Abstract: The environmental Kuznets curve hypothesis is a theory by which the relationship between per capita GDP and per capita pollutant emissions has an inverted U shape. This implies that, past a certain point, economic growth may actually be profitable for environmental quality. Most studies on this subject are based on estimating fully parametric quadratic or cubic regression models. While this is not technically wrong, such an approach somewhat lacks flexibility since it may fail to detect the true shape of the relationship if it happens not to be of the specified form. We use semiparametric and flexible nonlinear parametric modelling methods in an attempt to provide more robust inferences. We find little evidence in favour of the environmental Kuznets curve hypothesis. Our main results could be interpreted as indicating that the oil shock of the 1970s has had an important impact on progress towards less polluting technology and production.
    Keywords: Environmental Kuznets curve, CO2 emissions, Partially linear regression model, Flexible parametric inference, Oil shock.
    JEL: Q53 Q56
    Date: 2009–06–18
  7. By: Shunli Wang; Henri L.F. de Groot (VU University); Peter Nijkamp (VU University); Erik T. Verhoef (VU University)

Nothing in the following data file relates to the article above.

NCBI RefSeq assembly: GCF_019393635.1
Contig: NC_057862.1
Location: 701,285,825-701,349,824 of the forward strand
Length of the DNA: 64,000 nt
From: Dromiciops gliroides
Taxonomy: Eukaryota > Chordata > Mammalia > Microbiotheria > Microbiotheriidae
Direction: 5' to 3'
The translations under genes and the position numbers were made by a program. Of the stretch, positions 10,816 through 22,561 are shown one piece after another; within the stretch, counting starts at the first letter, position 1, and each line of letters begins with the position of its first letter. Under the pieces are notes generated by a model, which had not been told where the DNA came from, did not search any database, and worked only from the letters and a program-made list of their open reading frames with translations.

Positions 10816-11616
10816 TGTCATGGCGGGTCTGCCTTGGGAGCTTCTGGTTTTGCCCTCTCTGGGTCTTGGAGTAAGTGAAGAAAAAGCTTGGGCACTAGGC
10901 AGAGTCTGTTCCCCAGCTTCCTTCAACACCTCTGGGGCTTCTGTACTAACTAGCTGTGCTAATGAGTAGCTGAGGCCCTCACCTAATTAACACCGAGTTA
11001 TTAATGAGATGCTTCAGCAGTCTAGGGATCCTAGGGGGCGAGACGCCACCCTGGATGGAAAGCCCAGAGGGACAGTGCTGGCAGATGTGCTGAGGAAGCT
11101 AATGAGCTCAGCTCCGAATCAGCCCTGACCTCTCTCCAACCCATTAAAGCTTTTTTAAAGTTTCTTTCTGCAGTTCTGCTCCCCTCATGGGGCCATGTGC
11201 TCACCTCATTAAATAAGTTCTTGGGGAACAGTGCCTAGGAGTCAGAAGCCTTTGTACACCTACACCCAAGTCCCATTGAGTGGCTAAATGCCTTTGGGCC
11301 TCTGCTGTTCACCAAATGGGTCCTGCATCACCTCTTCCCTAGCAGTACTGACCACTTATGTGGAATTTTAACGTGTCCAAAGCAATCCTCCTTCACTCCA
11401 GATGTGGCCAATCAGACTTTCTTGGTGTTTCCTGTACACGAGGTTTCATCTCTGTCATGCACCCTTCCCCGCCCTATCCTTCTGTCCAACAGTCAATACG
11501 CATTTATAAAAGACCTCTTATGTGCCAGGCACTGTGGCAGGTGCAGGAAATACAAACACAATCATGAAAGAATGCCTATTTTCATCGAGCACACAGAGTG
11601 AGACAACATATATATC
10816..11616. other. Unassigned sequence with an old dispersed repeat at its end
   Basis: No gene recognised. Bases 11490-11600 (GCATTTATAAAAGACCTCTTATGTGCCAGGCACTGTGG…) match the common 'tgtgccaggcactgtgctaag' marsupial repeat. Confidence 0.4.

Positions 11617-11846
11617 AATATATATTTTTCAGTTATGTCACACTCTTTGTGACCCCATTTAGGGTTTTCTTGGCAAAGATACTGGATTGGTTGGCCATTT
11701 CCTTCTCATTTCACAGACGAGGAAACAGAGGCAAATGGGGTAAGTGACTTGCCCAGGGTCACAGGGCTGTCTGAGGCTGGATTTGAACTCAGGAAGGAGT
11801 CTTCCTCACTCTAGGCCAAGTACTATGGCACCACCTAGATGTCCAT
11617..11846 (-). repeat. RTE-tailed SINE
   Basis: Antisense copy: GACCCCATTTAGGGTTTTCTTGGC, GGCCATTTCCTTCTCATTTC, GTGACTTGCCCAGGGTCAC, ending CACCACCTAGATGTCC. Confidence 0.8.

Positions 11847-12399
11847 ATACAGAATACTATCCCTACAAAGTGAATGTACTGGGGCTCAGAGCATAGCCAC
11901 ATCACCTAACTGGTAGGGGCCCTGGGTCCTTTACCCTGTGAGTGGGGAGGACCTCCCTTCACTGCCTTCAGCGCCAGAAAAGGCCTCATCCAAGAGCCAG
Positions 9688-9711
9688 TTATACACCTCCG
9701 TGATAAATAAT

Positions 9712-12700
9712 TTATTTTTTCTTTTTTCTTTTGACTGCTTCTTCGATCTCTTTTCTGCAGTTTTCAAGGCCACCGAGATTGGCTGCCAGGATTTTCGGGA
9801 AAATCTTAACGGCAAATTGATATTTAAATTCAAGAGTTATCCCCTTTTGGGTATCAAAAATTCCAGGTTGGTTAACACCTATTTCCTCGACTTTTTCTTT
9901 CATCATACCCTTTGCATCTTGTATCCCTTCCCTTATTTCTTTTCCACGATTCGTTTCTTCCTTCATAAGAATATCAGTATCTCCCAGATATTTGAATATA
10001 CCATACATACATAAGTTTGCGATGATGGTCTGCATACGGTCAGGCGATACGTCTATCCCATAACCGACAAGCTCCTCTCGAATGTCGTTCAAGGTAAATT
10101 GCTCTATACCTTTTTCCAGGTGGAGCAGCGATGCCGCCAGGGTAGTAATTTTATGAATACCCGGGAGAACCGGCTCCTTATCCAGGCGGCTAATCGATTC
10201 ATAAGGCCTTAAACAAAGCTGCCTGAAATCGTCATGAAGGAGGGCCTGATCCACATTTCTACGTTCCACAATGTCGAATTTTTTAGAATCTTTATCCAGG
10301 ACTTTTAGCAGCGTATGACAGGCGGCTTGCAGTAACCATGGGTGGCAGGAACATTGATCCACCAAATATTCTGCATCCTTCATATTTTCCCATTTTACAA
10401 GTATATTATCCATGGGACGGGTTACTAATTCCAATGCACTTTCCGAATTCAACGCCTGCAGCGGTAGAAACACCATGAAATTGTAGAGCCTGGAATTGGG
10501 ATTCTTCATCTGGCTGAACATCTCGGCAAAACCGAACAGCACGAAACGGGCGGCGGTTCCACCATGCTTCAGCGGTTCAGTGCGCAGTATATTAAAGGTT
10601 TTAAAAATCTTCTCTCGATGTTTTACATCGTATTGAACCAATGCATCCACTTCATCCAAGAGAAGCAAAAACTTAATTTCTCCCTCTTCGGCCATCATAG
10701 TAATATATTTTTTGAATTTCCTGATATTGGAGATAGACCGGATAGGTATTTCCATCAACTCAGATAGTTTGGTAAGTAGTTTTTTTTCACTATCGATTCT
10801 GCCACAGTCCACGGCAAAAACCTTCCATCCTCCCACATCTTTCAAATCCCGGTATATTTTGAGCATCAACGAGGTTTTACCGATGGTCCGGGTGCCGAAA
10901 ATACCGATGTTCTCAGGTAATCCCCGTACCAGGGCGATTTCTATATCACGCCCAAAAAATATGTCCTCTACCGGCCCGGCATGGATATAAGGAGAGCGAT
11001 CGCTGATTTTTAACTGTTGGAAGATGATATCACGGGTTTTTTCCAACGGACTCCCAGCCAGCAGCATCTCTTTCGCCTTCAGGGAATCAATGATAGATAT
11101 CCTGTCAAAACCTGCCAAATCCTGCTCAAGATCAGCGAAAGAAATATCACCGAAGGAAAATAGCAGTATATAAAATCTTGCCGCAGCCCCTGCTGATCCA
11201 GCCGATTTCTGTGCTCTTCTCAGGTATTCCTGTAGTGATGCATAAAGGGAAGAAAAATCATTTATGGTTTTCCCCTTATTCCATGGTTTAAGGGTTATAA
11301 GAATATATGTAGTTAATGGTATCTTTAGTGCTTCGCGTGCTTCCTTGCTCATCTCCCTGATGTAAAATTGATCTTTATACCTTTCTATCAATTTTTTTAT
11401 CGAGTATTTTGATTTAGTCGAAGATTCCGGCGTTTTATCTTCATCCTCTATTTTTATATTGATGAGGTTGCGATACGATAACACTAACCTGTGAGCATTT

Abstract: Climate change is a serious concern worldwide. Policy research on climate change in the past decades has largely focused on applied modelling exercises. However, the implications of specific policy strategies such as the clean development mechanism (CDM) for global and regional economic and environmental developments has received relatively little attention. This is partly caused by the complexities of modelling an instrument like CDM. By using and modifying the GTAP-E modelling system, this paper sets out to trace the combined economic and environmental impacts of CDM policies. Particular emphasis is placed on technology transfer induced by alternative CDM policies. Specific attention is devoted to the possible negative consequences of non-participation of the USA in the global coalition, and the associated distributional impacts world-wide.